Travel info, some pictures

1 10 2009

Hi. We went on the Purple Mountain Cablecar the other day, so here are a couple pictures. I’ll add them to the photo album later on. So it’s now Golden Week and we’re relaxing after watching China’s crazy, crazy National Day parade. This country knows how to assemble people to twirl and line-up in mildly militaristic-looking formations. We also got to hear the phrase “Socialism with Chinese
characteristics” about 99,000 times. Do you know what that means? That means that after the recording of Mao talking about how Communism is the way, they then sell the DVD for 20 RMB. Oh, China. I wonder why? Anyway, Saturday we take the train to Luoyang. We don’t have return tickets, but due to the somewhat chaotic nature of Chinese travel, we’ll just go and through caution to the wind. I’m sure it’ll make for some interesting blogs, if nothing else.
-Jeremiah

Photos
1. Which one of these is not like the other?
2. I know all you relatives and friends want to see your people. Well, most of you.
3. Old man plays an instrument whose name I cannot spell

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4 responses

1 10 2009
Jeremiah

Damnit, I screwed up this paragraph:

This country knows how to assemble people to twirl and line-up in mildly militaristic-looking formations. We also got to hear the phrase “Socialism with Chinese characteristics” about 99,000 times. Do you know what that means? That means that after the recording of Mao talking about how Communism is the way, they then sell the DVD for 20 RMB. Oh, China. I wonder why?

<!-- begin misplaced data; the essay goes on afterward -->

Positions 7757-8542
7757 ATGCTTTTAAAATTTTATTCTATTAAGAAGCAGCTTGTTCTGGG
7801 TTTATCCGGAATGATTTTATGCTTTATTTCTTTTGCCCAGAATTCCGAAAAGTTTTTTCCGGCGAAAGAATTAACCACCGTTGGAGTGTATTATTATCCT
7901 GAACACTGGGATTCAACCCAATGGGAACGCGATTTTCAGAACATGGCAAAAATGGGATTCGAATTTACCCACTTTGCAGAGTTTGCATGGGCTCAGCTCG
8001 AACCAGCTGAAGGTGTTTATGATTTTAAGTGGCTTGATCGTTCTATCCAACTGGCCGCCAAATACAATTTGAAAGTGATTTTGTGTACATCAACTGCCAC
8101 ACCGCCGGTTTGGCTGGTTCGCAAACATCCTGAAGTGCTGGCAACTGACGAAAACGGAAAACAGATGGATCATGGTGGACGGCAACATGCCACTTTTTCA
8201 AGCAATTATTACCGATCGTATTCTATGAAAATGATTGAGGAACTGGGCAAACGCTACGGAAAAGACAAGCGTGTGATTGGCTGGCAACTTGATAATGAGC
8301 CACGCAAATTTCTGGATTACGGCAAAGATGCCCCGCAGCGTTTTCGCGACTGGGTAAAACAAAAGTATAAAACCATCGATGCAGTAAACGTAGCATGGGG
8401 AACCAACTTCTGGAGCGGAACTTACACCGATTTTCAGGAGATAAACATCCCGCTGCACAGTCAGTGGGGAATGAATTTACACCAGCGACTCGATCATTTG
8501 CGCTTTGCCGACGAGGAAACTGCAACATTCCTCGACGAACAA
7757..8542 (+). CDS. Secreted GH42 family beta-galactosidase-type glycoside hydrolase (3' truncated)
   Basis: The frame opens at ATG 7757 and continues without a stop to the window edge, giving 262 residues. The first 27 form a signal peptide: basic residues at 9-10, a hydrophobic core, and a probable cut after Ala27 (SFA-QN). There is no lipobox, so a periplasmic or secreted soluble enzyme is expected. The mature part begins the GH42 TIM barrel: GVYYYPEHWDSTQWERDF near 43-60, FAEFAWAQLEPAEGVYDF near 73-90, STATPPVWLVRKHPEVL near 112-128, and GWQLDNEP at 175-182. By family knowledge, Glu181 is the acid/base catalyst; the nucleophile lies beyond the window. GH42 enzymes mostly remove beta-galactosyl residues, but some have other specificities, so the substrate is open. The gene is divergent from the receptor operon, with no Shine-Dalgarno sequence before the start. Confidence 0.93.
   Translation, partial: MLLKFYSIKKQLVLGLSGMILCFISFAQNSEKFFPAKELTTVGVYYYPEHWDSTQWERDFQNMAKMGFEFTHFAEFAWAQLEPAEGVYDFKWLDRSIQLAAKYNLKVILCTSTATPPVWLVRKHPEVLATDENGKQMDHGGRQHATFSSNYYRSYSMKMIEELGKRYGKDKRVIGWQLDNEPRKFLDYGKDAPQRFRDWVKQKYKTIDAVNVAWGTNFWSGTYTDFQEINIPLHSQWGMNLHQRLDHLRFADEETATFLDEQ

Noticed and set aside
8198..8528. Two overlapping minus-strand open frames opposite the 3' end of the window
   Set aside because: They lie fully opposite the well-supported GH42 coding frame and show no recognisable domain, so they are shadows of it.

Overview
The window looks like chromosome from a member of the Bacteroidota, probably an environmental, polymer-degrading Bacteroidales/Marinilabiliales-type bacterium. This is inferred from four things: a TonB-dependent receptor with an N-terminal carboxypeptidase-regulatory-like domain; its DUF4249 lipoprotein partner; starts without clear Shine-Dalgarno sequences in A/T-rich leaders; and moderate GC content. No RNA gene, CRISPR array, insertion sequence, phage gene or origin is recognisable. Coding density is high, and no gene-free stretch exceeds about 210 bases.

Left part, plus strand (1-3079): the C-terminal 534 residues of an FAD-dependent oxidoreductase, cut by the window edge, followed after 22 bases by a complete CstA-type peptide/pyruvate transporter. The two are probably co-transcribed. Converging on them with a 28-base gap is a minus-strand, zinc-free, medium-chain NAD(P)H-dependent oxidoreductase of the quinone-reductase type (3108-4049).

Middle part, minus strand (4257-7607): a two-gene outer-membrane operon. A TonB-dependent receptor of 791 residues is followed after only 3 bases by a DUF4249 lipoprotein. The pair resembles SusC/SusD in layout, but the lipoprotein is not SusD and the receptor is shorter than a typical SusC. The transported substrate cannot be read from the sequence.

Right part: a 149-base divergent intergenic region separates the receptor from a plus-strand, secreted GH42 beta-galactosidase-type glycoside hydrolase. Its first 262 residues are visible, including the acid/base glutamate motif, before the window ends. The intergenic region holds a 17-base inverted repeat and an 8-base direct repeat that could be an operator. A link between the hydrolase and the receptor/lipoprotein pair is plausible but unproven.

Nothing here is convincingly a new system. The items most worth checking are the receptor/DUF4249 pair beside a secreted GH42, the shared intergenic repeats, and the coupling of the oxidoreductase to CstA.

It should have the “I wonder why?” after “…formations.”
Please, China, restore the Internet to your foreign language teachers to avoid future mistakes.

1 10 2009
Becki

Greetings from Morocco! I’m a friend of Krista’s, met you in Tucson a couple of times, you might remember. I’m currently a Peace Corps volunteer in Morocco. Somehow I seem to have agreed to teach English to a day-care/preschool class. I’ve no idea how to work with such young children ~ do either of you work with these ages? Any suggestions/ideas/resources ~ especially for those of us who don’t share a common language with our students? (my arabic still isn’t great)? Feel free to email me, I’d love to hear from you.

I love your blog ~ it looks as if you two are having a great time!

3 10 2009
Jeremiah

Hi Becki. We don’t really have the resources to look all this up right at the moment, since China is blockading the Internet, but we’ve found eslcafe.com is generally a very good resource for teaching ESL. If you scroll down on the left, there is a STUFF FOR TEACHERS section with lots of suggestions by people, some of which are very good.
We both teach older students (Teenage and up), but we’ve found that music is always a very effective method for getting the kids’ attention, no matter their command of language.
When we get back in town, maybe we can offer some other tips, but in the meantime, hope that helps.

3 10 2009
Becki

no, no ~ no need to do my research for me! I just thought for some reason that one of you had a class of young’uns. I’m teaching teens and up myself. I’ve got a few ideas for smaller kids. Eslcafe is a indeed pretty good site.

PS if you use music with your teens: I just saw that “Wavin’ Flag” by K’naan was named the official anthem of the World Cup. It’s a good song with a good story behind it, and it went over big with kids at our summer camps.

Hope you two are having a fun weekend on holiday ~ including holiday from Internet!

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